Mead Lover's Digest #0371 Mon 12 December 1994
Mead Lover's Digest #0371 Mon 12 December 1994
Forum for Discussion of Mead Making and Consuming
Dick Dunn, Digest Janitor
RE: Temperature control in Houston (John T Faulks)
re: Most Important Advice? (think about a slogan) (Dick Dunn)
Re: Meadery in Greenwich, New York (Steve E. Mercer)
Tannins, Enzymes, Water Crystals, and more (Geoffrey J. Schaller)
Re: Temperature control in Houston (DaveP@eworld.com)
Pros and cons of racking (James Robert Goeman)
Is my mead safe to drink? (laura ford)
Mead from Digby (Zach)
Re: Mead Lover's Digest #370,… (MEADMSTR@aol.com)
fermentation temperatuer (MEADMSTR@aol.com)
The Meadery at Greenwich (email@example.com)
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Subject: RE: Temperature control in Houston
From: firstname.lastname@example.org (John T Faulks)
Date: Thu, 8 Dec 1994 13:38:54 -0500
"Julie Cody" <email@example.com> writes
>So, here's the question: How important is it to avoid major (~20-30 F)
>fluctuations in temperature?
My suggestions, first don't worry too much, but if you think you must do
someting then consider minimising the rate change of temperature:
1) Wrap your carboys in insulation (like the hot water heater) to
minimise the short term temperature fluctuations.
2) Increasae the thermal mass by sitting the carboys in a water bath.
Use a new trash can for 5 gallon carboys, or a cooler for one gallon jugs.
Again this will minimise temperature fluctuations.
Obviously keep everything out of drafts, heater vents etc. A quiet basement
corner or seldom used closet would be ideal.
Neither method will eliminate long term temperature changes, controlling
that requires much more effort for little gain. If you can minimise the
daily variations, your yeast should be happy.
John Faulks, Martin Marietta Control Systems
Email: firstname.lastname@example.org Phone: 607 770 3959 8*255 3959 FAX 607 770 2007
Subject: re: Most Important Advice? (think about a slogan)
From: email@example.com (Dick Dunn)
Date: 8 Dec 94 20:56:05 MST (Thu)
just to summarize:
|firstname.lastname@example.org (dat me) wrote:
|> If I were to give one piece of advice to a meadmaker, it would be
|recA@uic.edu (Sean Rooney) wrote:
|> The most important advice I wish I had received is to be patient…
|> Well, I think the most important thing I've told people who are
|> starting out is Charlie's quote: "Don't Worry. Relax & Have a
|> Homebrew." The other is "Be patient."…
|Ralph Snel <email@example.com> wrote:
|> "Let it age at least 6 months"
|> Maybe the advice should be more general: "Have patience"…
|> Best advice? Be patient, but make up some small bottles…
I detect a trend here. 😉
Actually, I've often thought that meadmakers could use a slogan analogous
to the homebrewer's "Relax. Don't worry. Have a homebrew"–which, though it
may seem trite after all these years, is particularly good advice for the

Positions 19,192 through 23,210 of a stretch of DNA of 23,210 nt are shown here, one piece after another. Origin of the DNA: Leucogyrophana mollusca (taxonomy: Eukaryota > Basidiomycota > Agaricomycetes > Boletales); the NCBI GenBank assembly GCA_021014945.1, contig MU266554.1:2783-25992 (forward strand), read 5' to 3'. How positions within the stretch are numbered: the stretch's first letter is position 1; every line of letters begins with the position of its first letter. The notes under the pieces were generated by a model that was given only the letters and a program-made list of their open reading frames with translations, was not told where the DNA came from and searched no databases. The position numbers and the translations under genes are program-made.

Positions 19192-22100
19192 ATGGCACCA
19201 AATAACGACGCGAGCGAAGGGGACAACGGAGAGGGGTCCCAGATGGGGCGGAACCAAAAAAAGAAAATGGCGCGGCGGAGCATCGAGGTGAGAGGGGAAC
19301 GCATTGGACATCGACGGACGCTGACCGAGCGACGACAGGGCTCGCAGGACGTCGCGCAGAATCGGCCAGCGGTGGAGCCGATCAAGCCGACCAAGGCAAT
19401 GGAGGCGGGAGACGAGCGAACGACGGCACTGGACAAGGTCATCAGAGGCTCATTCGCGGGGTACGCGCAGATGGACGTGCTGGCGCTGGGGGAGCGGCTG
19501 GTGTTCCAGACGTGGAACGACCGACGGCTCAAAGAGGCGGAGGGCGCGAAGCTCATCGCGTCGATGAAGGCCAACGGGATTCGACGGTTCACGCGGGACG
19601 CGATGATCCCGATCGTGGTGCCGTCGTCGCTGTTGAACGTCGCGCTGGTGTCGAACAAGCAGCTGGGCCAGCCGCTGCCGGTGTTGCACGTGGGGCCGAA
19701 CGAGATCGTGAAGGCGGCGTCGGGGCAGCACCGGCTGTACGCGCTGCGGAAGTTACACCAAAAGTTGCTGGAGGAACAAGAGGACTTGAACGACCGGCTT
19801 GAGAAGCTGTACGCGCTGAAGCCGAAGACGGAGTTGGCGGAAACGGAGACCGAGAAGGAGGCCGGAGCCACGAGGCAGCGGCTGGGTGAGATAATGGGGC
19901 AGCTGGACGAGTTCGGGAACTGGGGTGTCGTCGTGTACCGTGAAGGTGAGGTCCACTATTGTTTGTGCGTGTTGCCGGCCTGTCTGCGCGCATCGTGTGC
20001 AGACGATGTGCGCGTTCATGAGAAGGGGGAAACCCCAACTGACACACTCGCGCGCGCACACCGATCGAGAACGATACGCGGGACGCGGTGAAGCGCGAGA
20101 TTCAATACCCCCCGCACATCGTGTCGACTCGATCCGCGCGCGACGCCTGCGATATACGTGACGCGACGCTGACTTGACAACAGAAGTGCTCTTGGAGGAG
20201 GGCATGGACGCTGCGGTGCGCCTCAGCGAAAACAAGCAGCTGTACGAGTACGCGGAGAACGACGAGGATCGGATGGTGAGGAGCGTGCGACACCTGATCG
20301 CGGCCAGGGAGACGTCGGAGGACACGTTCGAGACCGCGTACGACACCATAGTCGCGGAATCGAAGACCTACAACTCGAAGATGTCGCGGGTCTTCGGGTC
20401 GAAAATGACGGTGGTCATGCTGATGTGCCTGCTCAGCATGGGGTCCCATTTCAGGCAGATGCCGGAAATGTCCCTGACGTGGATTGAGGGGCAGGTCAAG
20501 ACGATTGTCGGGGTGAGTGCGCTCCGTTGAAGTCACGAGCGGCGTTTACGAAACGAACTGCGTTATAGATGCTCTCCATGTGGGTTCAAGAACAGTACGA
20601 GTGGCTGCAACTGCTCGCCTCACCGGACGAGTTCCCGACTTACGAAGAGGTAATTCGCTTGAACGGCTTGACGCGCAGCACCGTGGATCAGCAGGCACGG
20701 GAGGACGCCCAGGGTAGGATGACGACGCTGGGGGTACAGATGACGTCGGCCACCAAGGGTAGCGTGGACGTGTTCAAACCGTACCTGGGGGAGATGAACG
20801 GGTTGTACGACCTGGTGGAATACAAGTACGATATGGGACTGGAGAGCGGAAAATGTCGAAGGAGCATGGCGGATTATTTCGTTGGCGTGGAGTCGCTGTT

newbie homebrewer who's been overwhelmed with advice, details, cautions
about infections, etc. By comparison, meadmaking is simpler than home-
brewing but takes longer. You get a lot more chances to taste mead that's
just not ready yet, so the one thing that will fix a lot of problems is
simply sitting back and letting them fix themselves.
I've tried to tie this into a slogan and I've never been quite happy with
the result. The best I've been able to come up with is "Patience is the
first ingredient in mead."
Dick Dunn firstname.lastname@example.org -or- raven!rcd Boulder, Colorado USA
…Simpler is better.
Subject: Re: Meadery in Greenwich, New York
From: email@example.com (Steve E. Mercer)
Date: Thu, 8 Dec 94 17:05:06 CST
>>There's a meadery in Greenwich, New York, which makes excellent meads.
>>Talk to them.
>I believe the brand they sell is labeled as "Odin's Mead." I got a bottle
>as a gift, but I haven't had a chance to look for more info (My parents got
>it for me when they heard I was making my own. They wanted me to have a
>standard to compare it with). It was a traditional mead, with a sticker
>saying such on the bottle. Maybe they make other types? THe bottle I had
>was 12% alcohol by volume, had sulfites, and was not bad (I finished it in
>a night with some friends). When I can get a ride to the wine store, I'll
I have before me a magazine from a medieval re-enactment
society (the SCA) that has this ad for mead in it:
"No feast is complete without MEAD!
We have six varieties of MEAD available in
a sampler pack. One bottle each of:
Traditional, Dry, Spiced, Apple, Raspberry,
and Blueberry Mead.
<some text deleted>
The Meadery at Greenwich, INC.
RR4 Box 4070
Greenwich, NY 12834
I have not tried their mead, so I will not comment on it.
Subject: Tannins, Enzymes, Water Crystals, and more
From: firstname.lastname@example.org (Geoffrey J. Schaller)
Date: Thu, 8 Dec 1994 16:04:59 -0500
I was recently looking through the Bee's Lees when I noticed some
ingredients in a few recipies. They were not discussed inthe inrto, or in
the FAQ, so I'll ask about them here. What do you need Pectic Enzymes,
Tannin, Water Crystals, and Irish Moss for? What do they do? Pros and
cons? being a beginner, I haven't had a chance to experiment yet. (I"m
still waiting for my first batch to finish fermenting…)
Also, I'm leaving college soon, and heading back to my home town. I don't
know if they have any brewing supply stores near me (Abington / Jenkintown,
PA). Does anyone know where I can order powers and things like yeasts,
nutrients, acids, etc?
I found some more information on the mead making company from Greenwich, NY.
A label says:
For mail order shipment, write or call:
Hope that helps some people interested in the commercial side!
Phi Kappa Tau "I must be my
106 the Knoll brother's keeper"
Ithaca, NY 14850-2428
Subject: Re: Temperature control in Houston
Date: Thu, 08 Dec 94 20:00:16 PST
"Julie Cody" <email@example.com> writes: